Nickel allergy is a common cause of allergic contact dermatitis — an itchy rash that appears where your skin touches a usually harmless substance.
It is estimated that up to 17% of women and 3% of men are allergic to nickel. Other than that, 1% to 3% of people are allergic to cobalt and chromium. These types of reactions can be localized reactions that are limited to one area. However, they can also be more generalized and affect other more distant parts of the body.
Nickel is a silver-colored metal found naturally in the environment. It’s often mixed with other metals to make various items, including:
- cell phones
- eyeglass frames
- paper clips
- orthodontic braces
- stainless steel cooking equipment and eating utensils
- clothing fasteners, such as zippers, snap buttons, and belt buckles
A nickel allergy is the body’s adverse immune response when someone comes into contact with a product containing nickel. Normally, the immune system defends the body against harmful substances, such as viruses and bacteria, to ward off illnesses. But if you have a nickel allergy, your immune system mistakes nickel for a dangerous intruder. In response, your body reacts in an allergic reaction.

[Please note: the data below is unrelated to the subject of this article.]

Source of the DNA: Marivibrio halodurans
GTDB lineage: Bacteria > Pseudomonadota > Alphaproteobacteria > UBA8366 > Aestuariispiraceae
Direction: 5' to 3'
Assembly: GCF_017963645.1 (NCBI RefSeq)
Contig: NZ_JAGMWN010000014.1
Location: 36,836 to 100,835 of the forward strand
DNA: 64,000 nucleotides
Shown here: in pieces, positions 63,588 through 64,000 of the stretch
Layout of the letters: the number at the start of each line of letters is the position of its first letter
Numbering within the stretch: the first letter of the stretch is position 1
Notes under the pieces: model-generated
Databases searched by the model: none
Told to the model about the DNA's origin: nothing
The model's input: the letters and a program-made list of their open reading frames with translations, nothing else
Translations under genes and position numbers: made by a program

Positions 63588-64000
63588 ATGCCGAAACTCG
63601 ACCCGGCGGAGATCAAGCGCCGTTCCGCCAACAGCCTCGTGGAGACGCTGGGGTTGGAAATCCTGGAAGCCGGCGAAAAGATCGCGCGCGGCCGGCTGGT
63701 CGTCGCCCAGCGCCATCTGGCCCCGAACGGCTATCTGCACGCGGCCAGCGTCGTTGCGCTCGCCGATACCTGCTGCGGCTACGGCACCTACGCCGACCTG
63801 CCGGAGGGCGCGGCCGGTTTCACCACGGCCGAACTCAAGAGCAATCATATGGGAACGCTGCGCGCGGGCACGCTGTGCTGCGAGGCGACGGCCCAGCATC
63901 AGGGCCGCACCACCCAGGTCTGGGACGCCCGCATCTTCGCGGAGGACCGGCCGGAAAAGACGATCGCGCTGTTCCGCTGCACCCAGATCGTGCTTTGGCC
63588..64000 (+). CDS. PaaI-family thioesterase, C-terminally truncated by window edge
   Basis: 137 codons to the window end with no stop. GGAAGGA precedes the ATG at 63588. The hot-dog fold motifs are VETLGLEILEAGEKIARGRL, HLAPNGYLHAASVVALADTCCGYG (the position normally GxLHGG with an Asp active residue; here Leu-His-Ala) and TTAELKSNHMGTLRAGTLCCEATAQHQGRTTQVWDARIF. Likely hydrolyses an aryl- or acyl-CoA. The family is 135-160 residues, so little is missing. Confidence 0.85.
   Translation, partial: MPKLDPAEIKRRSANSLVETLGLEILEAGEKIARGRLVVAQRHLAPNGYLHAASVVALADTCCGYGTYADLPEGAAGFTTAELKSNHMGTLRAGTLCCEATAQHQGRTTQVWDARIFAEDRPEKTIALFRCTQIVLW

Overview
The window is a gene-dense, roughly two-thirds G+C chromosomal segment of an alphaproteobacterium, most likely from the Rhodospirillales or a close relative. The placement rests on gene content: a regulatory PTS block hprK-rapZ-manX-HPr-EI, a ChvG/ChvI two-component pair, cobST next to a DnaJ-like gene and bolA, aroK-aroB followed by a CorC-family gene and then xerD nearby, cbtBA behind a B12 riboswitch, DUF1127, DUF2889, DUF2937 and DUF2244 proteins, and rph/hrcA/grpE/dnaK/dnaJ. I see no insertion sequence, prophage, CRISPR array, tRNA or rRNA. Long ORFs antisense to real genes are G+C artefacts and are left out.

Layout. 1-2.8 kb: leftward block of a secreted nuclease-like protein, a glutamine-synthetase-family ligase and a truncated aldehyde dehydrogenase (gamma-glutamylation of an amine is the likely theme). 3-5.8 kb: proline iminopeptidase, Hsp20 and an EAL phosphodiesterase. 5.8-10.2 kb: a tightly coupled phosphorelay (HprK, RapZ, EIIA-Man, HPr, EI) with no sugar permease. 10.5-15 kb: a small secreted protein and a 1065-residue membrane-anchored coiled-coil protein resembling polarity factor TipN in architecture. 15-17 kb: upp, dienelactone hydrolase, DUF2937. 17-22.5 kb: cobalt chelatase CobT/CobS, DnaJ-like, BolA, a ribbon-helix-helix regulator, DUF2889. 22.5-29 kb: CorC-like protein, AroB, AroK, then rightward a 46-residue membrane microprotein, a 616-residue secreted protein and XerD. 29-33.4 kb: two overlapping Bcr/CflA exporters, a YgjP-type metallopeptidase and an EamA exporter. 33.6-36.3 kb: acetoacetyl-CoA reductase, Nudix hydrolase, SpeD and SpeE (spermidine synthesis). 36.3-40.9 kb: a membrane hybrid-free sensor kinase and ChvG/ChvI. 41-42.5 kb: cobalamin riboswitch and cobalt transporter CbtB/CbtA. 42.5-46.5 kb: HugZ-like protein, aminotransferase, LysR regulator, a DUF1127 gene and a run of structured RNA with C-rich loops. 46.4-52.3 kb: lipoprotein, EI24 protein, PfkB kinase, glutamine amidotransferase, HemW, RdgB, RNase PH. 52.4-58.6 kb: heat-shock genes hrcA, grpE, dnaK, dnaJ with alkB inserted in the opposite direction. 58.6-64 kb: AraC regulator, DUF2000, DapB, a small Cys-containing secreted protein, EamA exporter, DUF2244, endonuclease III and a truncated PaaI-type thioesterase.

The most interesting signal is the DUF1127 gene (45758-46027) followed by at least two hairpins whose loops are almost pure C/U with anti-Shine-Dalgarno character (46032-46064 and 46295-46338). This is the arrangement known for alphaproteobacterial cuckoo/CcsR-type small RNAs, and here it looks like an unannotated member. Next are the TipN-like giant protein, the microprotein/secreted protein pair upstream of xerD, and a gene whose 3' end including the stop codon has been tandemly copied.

A patch test is often performed if a nickel allergy is suspected. During the patch test, your doctor applies a small amount of nickel over a patch. The patch is then placed on your skin.
There’s no cure for a nickel allergy. As with other allergies, the best treatment is to avoid the allergen.
However, your doctor may prescribe one of the following medications to help reduce the skin irritation caused by a nickel allergy. If the dermatitis is more significant, the doctor can also prescribe corticosteroid creams and ointments to reduce the local inflammation. The doctor can also prescribe oral antihistamines to further reduce the allergic reaction.
The best strategy to prevent a nickel allergy from developing is to avoid prolonged exposure to items containing nickel. If you already have a nickel allergy, the best way to prevent an allergic reaction is to avoid contact with the metal.
Wear hypoallergenic jewelry
Using metals less likely to cause a reaction include:
- Yellow gold
- Stainless steel
- Sterling silver
Choose a piercing studio carefully
Be certain to choose a studio that follows these rules. Visit a studio before getting a piercing to make sure that the piercer provides a clean, professional environment. Also, check to be sure the studio uses sterile, nickel-free or surgical-grade stainless steel needles in sealed packages.Check that the studio only sells hypoallergenic jewelry and can provide documentation of metal content of the products for sale.
In the USA
I found this on amazon.com. I bought this for several friends, and they had very good experience with it.
This a new varnish I found on Perles&Co. They used to sell Jewelry Shield, too. However, they sell this new product I have no any feedback yet about.